I observe one or two receipts from GEO in there, so extravagant!

#185 SusieQ

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Posted 09 March 2008 - 07:25 PM

smallworld, I just want to say thank you for a most delightful few hours that I've just spent reading your blog and looking at your photos. You obviously went to a great effort to give us such a detailed look at what it's like cooking and just living in Japan. I appreciate it very much. I don't post very often, but I try to read a lot of the Japan forum posts -- and especially the blogs! -- and I think yours was just wonderful. So, thanks again for the glimpse into your world -- not small at all!
SusieQ

#186 Cadbury

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Posted 09 March 2008 - 09:15 PM

Amy, I've thoroughly enjoyed your foodblog. It brought back some very pleasant memories.

#187 smallworld

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Posted 09 March 2008 - 10:45 PM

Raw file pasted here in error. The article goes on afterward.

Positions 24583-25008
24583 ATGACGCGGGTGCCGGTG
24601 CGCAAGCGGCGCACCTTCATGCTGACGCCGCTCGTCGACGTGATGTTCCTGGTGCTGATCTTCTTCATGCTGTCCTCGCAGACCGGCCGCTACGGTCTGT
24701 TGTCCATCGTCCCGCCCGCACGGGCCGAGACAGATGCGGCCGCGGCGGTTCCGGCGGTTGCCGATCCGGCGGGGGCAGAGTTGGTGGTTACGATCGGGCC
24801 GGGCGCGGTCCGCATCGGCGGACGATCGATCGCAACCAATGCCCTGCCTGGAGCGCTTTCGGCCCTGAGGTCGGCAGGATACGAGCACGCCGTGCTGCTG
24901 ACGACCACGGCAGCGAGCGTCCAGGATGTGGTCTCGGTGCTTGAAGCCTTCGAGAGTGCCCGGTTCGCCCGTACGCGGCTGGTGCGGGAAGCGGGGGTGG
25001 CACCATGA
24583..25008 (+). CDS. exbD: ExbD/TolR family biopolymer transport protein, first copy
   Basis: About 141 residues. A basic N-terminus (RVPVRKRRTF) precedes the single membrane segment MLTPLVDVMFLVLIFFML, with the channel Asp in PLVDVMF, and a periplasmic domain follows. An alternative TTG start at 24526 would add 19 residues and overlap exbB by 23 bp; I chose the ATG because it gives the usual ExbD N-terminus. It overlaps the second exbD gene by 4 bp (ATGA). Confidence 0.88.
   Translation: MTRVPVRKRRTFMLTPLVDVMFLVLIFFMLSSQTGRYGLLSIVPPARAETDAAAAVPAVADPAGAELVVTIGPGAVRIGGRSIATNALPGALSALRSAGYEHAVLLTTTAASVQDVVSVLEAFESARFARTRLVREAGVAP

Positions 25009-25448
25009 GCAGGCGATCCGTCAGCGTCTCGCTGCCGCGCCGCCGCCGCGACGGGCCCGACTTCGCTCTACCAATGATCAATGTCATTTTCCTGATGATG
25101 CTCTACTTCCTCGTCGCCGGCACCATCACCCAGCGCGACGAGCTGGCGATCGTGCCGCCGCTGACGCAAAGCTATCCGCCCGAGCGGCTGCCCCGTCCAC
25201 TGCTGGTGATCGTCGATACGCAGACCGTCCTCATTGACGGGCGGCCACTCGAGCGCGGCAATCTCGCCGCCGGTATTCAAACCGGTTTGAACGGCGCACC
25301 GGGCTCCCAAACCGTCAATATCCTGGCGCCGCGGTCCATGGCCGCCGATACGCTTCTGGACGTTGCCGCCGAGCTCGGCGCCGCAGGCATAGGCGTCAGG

Sarensho asked a while back about food-related changes in the past decade here, and I forgot to mention one of the biggest changes of all: coffee. Starbucks wasn't here when I first came and I had a terrible time trying to find espresso-based coffees. I once ordered a "cappuccino" at a kissaten and was served a tiny little cafe au lait and charged 1600 yen for it. The situation was so bad that my mother actually shipped me a cappuccino maker. I was thrilled when Starbucks came, not because I was a Starbucks fan but because it meant I could finally find Italian style coffees. Starbucks' popularity was partially responsible for coffee war among the major cafe and fast food chains, and the price of coffee all over Japan went down and in many cases the quality went up.